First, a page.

By Susan McDonald

When I turned 40, it seemed like I had more than a few physical complaints – my right knee was aching more and more, I had a painful lump on the top of my right foot, I’d have a headache by the end of every day, and my stomach was acting up.

I could have called four different specialists, made four different appointments and paid four different copayments. Instead, I called my primary care physician and was able to discuss all of these ailments, get my vital signs checked, and have an EKG done to monitor my heart in one visit.

Primary care is something parents are diligent about for their children, scheduling regular check-ups and vaccinations. But, according to the national Centers for Disease Control, we’re not as good about such routine appointments for ourselves.

“Having a primary care physician is an important part of taking care of your health,” explains Jeffrey Borkan, MD, PhD, chief of the Department of Family Medicine at Memorial Hospital. “Primary care physicians are trained to coordinate patient health care in a central location. We see patients for everything from the common cold to depression, and from allergies to high blood pressure.”

Primary care services are broken down into two categories – internal medicine specialists focus on adult patients while family physicians see patients of all ages, including infants, adolescents, adults and the elderly. Family physicians also see pregnant women, which provides a continuity of care for women who become pregnant, according to Memorial’s Maternal Child Health Director, Nicole Siegert, MD. Women deliver their babies at Women & Infants or Kent hospitals, which are also part of the Care New England Health System.

“The trusting relationship built between a woman and her doctor definitely continues into pregnancy and even beyond when we take care of the baby and mom together, providing ongoing pediatric care,” Dr. Siegert explains.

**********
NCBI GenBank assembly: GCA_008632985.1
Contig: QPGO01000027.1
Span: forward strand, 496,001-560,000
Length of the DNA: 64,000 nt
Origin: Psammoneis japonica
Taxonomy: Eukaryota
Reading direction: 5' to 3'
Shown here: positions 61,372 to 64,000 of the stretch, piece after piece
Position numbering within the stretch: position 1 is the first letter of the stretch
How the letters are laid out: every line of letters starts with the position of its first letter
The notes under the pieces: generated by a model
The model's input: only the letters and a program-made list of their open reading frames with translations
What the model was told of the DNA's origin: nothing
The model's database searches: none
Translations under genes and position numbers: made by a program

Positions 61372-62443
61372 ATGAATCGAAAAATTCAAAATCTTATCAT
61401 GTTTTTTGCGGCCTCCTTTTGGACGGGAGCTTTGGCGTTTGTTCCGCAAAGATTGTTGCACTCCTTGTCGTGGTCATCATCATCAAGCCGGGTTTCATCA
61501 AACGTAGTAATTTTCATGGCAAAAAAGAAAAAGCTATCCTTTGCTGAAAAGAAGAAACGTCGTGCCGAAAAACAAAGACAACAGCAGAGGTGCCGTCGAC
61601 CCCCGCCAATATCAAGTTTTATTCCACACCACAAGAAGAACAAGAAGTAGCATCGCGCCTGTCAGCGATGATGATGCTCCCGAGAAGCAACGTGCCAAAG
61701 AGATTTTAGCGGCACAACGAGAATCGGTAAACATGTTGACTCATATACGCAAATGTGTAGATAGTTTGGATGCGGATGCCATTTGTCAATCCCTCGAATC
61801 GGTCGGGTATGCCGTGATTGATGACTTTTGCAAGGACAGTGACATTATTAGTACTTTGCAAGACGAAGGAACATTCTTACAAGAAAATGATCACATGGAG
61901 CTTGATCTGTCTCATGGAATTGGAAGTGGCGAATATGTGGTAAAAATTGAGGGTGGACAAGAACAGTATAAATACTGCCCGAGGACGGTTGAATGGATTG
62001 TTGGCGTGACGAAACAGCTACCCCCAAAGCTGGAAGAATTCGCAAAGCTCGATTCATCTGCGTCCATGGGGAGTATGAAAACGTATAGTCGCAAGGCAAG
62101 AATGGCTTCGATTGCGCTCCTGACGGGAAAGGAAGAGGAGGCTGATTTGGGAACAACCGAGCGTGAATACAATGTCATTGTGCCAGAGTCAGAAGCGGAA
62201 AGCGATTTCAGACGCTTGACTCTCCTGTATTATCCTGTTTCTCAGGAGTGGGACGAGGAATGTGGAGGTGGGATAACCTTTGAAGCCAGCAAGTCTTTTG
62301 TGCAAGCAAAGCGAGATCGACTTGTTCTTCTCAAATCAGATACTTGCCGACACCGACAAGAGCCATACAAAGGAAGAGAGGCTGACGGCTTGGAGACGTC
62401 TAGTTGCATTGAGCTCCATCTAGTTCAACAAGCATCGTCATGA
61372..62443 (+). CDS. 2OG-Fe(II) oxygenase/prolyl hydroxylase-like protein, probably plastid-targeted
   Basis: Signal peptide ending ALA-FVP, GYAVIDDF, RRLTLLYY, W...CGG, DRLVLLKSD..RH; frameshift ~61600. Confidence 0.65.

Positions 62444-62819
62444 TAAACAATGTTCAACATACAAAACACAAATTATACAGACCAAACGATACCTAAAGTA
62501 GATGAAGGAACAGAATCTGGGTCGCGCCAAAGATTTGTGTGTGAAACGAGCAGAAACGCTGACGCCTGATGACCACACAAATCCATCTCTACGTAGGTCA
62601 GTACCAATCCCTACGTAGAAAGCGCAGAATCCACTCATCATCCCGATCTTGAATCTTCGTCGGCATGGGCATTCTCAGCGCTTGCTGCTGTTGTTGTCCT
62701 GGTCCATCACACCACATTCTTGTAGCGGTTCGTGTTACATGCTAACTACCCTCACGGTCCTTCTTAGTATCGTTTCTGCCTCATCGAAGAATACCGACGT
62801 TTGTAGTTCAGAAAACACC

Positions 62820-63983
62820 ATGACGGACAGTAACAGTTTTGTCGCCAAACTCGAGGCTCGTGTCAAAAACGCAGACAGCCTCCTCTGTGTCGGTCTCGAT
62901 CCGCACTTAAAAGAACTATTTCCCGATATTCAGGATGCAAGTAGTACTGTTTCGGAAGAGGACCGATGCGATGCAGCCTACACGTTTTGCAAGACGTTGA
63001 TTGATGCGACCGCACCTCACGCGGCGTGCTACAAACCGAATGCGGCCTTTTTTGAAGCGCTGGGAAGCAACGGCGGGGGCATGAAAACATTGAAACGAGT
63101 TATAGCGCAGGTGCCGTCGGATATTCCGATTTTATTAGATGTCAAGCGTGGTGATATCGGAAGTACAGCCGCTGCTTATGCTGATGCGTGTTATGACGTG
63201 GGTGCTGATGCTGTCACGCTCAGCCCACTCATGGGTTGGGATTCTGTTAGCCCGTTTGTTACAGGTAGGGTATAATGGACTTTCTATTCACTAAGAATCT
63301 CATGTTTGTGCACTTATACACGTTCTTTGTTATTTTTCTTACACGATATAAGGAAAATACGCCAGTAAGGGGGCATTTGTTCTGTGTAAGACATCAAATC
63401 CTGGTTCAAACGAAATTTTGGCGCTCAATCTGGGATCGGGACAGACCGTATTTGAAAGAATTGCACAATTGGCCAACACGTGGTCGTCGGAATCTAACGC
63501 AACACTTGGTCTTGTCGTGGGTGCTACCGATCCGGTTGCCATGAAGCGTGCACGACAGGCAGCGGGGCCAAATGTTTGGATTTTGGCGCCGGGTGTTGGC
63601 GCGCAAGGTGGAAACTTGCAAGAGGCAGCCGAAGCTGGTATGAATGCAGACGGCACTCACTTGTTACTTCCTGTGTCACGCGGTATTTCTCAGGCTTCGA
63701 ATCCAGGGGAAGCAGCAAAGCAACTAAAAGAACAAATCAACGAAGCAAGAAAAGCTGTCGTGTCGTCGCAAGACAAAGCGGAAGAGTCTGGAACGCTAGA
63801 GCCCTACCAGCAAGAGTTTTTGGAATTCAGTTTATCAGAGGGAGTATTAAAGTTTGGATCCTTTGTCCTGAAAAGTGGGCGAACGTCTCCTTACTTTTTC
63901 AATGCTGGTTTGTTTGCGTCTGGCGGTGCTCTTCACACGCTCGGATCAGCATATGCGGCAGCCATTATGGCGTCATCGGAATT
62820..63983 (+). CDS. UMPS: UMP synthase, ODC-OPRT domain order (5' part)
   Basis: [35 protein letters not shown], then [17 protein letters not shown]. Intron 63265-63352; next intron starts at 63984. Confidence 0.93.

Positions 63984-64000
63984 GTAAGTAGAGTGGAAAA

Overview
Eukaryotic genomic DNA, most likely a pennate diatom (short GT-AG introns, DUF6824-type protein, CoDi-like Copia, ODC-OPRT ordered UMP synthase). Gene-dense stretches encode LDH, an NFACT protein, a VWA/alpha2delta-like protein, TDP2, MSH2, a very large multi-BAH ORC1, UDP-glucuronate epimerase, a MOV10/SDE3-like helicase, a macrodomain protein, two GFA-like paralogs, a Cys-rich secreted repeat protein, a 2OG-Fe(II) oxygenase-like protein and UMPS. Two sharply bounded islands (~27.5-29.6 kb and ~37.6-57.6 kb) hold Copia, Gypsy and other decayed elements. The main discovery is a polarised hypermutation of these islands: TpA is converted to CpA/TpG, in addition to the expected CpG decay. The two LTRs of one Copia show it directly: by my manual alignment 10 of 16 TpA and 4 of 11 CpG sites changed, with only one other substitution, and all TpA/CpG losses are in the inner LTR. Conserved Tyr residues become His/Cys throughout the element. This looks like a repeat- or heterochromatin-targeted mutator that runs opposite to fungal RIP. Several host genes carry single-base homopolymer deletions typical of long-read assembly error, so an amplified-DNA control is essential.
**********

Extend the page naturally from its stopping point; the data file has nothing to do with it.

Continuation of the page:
In addition to any requirements by a health insurer, there are definite reasons every adult should have and annually visit a primary care provider.

  1. You will be treated as a whole person, getting care for a variety of issues both physical and emotional.
  2. Knowing you better, the provider can recommend lifestyle changes and monitor your vital signs to protect your health.
  3. You have support managing chronic diseases like diabetes and high blood pressure.
  4. It is good to have someone who knows your entire health history, as well as your family history.
  5. Everyone should have routine screenings to catch minor health issues before they become major ones.
  6. They can provide referrals to medical specialists if needed, but always serve as the central point of contact on your health care team.
  7. You will take fewer trips to the Emergency Room. Research shows that people who have regular primary care visits are hospitalized less and make fewer trips to the ER.

“It may be tempting to skip finding a primary care provider and head to the ER when a bad cold or the flu strikes, but in the end that is more expensive and not as good for your overall health,” Dr. Borkan says. “Plus, having a primary care provider who knows you is invaluable. They know your family history, your lifestyle, your diet and exercise habits. All of those factors are part of your health profile and an ER doctor who has just met you cannot possibly gather all that information quickly.